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Dented by the delta variant, consumer confidence now confronts omicron

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Shoppers stroll in a Houston mall on Black Friday. Though consumer confidence may dip if the omicron variant spreads, higher vaccination rates and a strong job market may help. Brandon Bell via Getty Images

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Consumer confidence ticked down slightly in November, according to data The Conference Board released Tuesday.

The decline was driven mostly by concerns about rising prices — and, to a lesser degree, the delta variant of the coronavirus. The survey was taken before the public learned about the omicron variant.

So how might consumers react to this new contagion threat?

If virus cases spike and governments impose restrictions, The Conference Board’s Lynn Franco said, “that could dampen consumer confidence in the months ahead.”

Consumers might spend less, Franco said. Especially on in-person services, which are the most vulnerable to a surge of COVID infections.

“That’s going to impact, you know, the entertainment industry, travel, leisure and so forth,” she said.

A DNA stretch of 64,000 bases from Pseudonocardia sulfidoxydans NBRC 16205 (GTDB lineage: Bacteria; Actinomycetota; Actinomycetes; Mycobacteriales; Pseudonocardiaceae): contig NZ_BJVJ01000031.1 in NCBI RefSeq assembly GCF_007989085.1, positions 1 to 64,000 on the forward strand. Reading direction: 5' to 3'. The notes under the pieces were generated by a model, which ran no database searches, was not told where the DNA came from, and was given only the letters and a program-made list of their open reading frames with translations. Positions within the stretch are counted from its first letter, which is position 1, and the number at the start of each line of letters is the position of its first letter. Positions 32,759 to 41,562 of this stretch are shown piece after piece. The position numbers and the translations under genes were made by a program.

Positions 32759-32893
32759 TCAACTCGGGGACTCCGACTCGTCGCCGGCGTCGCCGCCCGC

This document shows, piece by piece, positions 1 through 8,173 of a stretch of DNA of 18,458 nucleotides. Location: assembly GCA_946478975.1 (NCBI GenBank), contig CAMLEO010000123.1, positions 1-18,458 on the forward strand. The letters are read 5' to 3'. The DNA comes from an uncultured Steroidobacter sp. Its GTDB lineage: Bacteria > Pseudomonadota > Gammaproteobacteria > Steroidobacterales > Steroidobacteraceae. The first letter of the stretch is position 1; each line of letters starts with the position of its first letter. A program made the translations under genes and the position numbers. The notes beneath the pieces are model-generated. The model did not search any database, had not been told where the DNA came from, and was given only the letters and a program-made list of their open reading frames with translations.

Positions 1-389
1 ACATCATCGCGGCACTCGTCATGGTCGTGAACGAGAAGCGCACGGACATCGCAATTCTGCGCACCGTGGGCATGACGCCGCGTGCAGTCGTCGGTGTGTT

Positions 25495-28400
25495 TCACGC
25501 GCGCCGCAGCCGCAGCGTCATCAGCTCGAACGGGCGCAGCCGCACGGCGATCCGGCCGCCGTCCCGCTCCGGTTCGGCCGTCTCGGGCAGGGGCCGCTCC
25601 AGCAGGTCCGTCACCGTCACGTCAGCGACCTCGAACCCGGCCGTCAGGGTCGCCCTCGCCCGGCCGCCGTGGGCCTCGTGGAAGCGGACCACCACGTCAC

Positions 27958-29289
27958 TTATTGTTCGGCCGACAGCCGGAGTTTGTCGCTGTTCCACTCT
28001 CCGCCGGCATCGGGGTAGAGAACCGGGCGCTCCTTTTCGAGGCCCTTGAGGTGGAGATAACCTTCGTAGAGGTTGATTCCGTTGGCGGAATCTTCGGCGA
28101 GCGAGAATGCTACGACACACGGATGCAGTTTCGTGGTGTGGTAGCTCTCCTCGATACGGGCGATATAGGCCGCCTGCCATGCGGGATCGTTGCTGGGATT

The thing is, the emergence of the delta variant this summer didn’t negate consumers’ increasing enthusiasm for that kind of spending, per Tim Quinlan, senior economist at Wells Fargo.

“That kind of weighed on what was expected to be a big surge in services spending this summer. And while delta certainly dented that, it didn’t stop it,” Quinlan said.

Consumer confidence doesn’t always turn on a dime. Other factors could soften any downturn in sentiment, Quinlan said.

For instance, vaccination rates are higher now than they were when delta emerged. And the job market is strong.

“You’ve never had a greater share of consumers agree that jobs are as plentiful as they are today,” he said.

We’ll have to wait several weeks to learn about omicron’s effect on consumer confidence.

Liz Ann Sonders is chief investment strategist at Charles Schwab, a Marketplace underwriter. She’ll be watching other indicators in the meantime.

“There are real-time, mobility-based metrics. You know, box office receipts, OpenTable seated diners, New York City subway turnstiles” and travel data, she said.

Those indicators, Sonders said, will give us a sense of how consumers are reacting before the Consumer Confidence Index does.

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